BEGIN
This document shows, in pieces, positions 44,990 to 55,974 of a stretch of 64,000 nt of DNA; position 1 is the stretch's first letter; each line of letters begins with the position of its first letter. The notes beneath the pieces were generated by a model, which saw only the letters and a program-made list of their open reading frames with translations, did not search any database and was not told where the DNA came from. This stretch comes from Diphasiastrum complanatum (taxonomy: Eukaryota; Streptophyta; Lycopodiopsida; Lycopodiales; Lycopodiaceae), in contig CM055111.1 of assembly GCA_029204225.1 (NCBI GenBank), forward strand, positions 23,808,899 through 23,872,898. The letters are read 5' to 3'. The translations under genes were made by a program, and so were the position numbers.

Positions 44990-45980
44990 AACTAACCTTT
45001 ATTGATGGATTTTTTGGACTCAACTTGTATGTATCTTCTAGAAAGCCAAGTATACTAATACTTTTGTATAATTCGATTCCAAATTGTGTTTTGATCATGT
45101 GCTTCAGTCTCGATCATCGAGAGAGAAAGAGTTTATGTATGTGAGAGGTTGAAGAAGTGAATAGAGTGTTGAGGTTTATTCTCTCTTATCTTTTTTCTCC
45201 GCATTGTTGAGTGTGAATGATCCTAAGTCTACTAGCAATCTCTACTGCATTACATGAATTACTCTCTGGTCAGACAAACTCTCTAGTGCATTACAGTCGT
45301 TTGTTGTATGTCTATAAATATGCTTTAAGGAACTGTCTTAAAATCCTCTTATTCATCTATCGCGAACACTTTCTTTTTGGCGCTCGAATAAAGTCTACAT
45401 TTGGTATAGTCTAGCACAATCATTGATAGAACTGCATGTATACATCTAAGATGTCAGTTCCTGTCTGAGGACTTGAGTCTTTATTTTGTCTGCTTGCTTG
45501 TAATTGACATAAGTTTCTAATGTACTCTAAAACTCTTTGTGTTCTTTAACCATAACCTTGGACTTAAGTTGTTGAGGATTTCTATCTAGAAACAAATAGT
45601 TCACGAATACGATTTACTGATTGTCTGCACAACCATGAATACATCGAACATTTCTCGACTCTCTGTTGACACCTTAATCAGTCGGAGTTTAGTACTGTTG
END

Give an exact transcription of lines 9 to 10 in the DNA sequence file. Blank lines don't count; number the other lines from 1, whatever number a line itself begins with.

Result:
45501 TAATTGACATAAGTTTCTAATGTACTCTAAAACTCTTTGTGTTCTTTAACCATAACCTTGGACTTAAGTTGTTGAGGATTTCTATCTAGAAACAAATAGT
45601 TCACGAATACGATTTACTGATTGTCTGCACAACCATGAATACATCGAACATTTCTCGACTCTCTGTTGACACCTTAATCAGTCGGAGTTTAGTACTGTTG